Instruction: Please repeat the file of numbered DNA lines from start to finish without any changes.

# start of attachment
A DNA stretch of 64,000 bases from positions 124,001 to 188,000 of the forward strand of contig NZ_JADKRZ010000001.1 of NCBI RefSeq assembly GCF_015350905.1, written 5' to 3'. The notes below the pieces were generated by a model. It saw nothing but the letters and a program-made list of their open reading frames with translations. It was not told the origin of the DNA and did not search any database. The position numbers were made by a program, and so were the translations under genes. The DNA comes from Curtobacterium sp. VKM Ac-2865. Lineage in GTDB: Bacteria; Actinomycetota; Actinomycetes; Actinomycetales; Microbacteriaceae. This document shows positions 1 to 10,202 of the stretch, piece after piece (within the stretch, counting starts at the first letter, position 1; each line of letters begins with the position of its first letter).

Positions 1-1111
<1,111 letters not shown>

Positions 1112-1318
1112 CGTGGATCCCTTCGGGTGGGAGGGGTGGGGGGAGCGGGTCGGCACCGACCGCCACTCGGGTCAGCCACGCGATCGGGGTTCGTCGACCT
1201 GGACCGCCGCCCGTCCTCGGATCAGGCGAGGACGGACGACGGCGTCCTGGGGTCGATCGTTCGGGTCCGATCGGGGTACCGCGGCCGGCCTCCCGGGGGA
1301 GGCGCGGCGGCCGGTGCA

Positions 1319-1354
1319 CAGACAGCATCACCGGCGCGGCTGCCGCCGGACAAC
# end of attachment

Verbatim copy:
A DNA stretch of 64,000 bases from positions 124,001 to 188,000 of the forward strand of contig NZ_JADKRZ010000001.1 of NCBI RefSeq assembly GCF_015350905.1, written 5' to 3'. The notes below the pieces were generated by a model. It saw nothing but the letters and a program-made list of their open reading frames with translations. It was not told the origin of the DNA and did not search any database. The position numbers were made by a program, and so were the translations under genes. The DNA comes from Curtobacterium sp. VKM Ac-2865. Lineage in GTDB: Bacteria; Actinomycetota; Actinomycetes; Actinomycetales; Microbacteriaceae. This document shows positions 1 to 10,202 of the stretch, piece after piece (within the stretch, counting starts at the first letter, position 1; each line of letters begins with the position of its first letter).

Positions 1-1111
<1,111 letters not shown>

Positions 1112-1318
1112 CGTGGATCCCTTCGGGTGGGAGGGGTGGGGGGAGCGGGTCGGCACCGACCGCCACTCGGGTCAGCCACGCGATCGGGGTTCGTCGACCT
1201 GGACCGCCGCCCGTCCTCGGATCAGGCGAGGACGGACGACGGCGTCCTGGGGTCGATCGTTCGGGTCCGATCGGGGTACCGCGGCCGGCCTCCCGGGGGA
1301 GGCGCGGCGGCCGGTGCA

Positions 1319-1354
1319 CAGACAGCATCACCGGCGCGGCTGCCGCCGGACAAC